What I’m looking for tomorrow

For the most part, Texpatriate endorsed Democrats this election cycle. An absolutely contemptible slate of statewide non-judicial Republicans, along with Harris County courts that are — all too often — corrupted or being run inefficiently, led us to disproportionately back the Democratic challengers. In editorial squabbles, especially compared to last year, I found myself seldom in the minority. In fact, only in one contest, the Land Commissioner election, did I dissent from the endorsement. If you still haven’t voted yet, please do so, whoever you will support.

If you have ever read something on this publication before, you are likely familiar with my skepticism as to Battleground Texas’ short-term feasibility, as well as the statewide Democratic slate. I’m not holding my breath for any statewide Democrats to win, but I’ve never insisted that their victory should be the number one priority. Since mid-2013, I have been writing that even a loss could be a win for Texas Democrats, and the rationale rests upon three main items.

First, State Senator Wendy Davis (D-Tarrant County), the Democratic candidate for Governor, and the rest of the ticket need to move the needle. Bill White, the Democrats’ 2010 gubernatorial nominee, garnered 42% of the vote. Davis needs to do better in order for the pipedream of Texas turning blue to be taken seriously. She doesn’t need to do much better. After all, 2014 is shaping up to be a bad year for Democrats nationwide. But she needs to do better.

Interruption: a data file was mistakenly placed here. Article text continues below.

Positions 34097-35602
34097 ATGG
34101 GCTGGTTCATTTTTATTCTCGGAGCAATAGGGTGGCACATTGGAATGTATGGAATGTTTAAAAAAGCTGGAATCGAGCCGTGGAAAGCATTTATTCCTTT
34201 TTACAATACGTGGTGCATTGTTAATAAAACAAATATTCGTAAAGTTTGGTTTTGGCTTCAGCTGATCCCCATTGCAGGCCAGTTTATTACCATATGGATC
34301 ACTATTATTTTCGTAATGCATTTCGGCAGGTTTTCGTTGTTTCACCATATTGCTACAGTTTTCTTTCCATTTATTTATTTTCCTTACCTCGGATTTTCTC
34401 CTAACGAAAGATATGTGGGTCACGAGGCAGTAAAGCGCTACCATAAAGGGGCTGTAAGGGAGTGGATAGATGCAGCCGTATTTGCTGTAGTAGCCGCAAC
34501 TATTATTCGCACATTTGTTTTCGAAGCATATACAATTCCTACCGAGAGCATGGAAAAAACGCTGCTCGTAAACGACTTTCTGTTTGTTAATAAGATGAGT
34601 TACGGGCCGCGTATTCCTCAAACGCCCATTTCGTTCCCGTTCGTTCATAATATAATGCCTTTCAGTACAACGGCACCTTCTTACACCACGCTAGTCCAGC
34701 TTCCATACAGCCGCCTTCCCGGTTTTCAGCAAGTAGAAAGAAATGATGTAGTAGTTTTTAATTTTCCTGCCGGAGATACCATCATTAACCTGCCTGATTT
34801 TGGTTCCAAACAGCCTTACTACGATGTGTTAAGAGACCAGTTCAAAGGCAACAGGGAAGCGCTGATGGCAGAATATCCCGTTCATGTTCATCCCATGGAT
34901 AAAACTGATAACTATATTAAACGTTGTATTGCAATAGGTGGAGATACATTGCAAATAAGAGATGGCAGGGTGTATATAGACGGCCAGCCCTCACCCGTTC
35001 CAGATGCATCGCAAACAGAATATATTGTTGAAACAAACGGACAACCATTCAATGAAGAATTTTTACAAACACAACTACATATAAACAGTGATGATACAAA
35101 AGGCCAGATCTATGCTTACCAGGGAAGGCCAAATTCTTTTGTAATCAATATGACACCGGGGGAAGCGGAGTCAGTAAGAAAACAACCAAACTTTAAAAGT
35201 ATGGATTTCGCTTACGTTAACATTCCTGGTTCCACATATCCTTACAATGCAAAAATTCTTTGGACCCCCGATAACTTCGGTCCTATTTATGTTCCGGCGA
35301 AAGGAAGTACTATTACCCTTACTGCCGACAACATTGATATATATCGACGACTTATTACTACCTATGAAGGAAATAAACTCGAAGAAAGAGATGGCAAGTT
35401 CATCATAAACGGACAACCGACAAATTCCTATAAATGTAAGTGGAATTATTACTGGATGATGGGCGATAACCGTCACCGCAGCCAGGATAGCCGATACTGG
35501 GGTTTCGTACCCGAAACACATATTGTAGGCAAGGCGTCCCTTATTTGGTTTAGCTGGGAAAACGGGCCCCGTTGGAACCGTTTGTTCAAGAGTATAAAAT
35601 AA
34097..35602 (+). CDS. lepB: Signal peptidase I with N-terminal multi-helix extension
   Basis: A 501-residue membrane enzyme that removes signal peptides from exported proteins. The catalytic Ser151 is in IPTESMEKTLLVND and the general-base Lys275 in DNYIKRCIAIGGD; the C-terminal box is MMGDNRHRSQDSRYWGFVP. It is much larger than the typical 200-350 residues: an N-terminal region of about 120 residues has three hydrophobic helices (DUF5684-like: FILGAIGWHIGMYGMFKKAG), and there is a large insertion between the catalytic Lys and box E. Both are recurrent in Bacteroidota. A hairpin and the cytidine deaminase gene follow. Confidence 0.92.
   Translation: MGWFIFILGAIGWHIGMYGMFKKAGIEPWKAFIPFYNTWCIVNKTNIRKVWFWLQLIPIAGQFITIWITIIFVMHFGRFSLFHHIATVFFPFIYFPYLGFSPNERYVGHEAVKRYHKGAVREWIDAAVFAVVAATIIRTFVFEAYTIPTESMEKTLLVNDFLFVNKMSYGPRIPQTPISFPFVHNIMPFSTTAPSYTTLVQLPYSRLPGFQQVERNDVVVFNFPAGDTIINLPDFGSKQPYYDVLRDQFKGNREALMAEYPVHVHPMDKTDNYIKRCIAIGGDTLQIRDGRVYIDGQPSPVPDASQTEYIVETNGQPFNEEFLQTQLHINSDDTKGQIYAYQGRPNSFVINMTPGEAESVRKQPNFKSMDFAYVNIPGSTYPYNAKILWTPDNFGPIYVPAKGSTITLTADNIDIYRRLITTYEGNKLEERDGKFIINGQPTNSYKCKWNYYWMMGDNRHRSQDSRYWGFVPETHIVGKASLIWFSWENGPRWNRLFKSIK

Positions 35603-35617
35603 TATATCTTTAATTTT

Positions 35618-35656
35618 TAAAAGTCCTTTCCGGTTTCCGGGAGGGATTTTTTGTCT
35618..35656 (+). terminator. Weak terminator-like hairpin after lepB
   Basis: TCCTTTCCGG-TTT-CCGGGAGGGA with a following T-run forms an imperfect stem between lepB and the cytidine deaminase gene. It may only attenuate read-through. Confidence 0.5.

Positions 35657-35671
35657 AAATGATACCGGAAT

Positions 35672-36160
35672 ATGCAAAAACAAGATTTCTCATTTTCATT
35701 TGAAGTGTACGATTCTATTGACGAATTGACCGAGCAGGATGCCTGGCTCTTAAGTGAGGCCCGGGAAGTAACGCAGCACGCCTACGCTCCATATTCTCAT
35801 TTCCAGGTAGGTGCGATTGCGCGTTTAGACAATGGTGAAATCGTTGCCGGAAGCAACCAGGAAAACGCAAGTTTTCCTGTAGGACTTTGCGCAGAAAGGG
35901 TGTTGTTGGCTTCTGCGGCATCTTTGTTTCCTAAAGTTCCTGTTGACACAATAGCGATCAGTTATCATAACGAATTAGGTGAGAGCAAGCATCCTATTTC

Second, the rest of the Democratic slate needs to do better. White significantly outperformed his compatriots because, as a popular former Mayor of Houston, he received many crossover votes, but also his running mates were lousy candidates. With downballot choices this time around such as State Senator Leticia Van de Putte (D-Bexar County), the Democratic candidate for Lieutenant Governor, and Mike Collier, the bombastic and stellar Comptroller candidate, the same simply cannot be said again in 2014. Oh yeah, and the Democratic candidate for Attorney General is named SAM HOUSTON! In all seriousness, he is a talented lawyer and a good candidate, but his rockstar name will ensure he probably does better than any other Democrat. The Democrats running statewide in 2010 not named Bill White received anywhere from 34-37%. That number’s median needs to be raised to at least 40%, in my opinion. That is comparable to how statewide Democratic candidates not named Barack Obama did in 2012.

Third, and most importantly, Davis needs to lend her coattails to Democratic pickups in Bexar (San Antonio), Harris and Nueces (Corpus Christi) counties. She also needs to have a strong enough performance in Dallas County to ensure the countywide elected Democrats politically survive there. I’ve seen no evidence that Nueces County is in play, but the other counties (including Dallas) look to be tossups. This is perhaps the most important.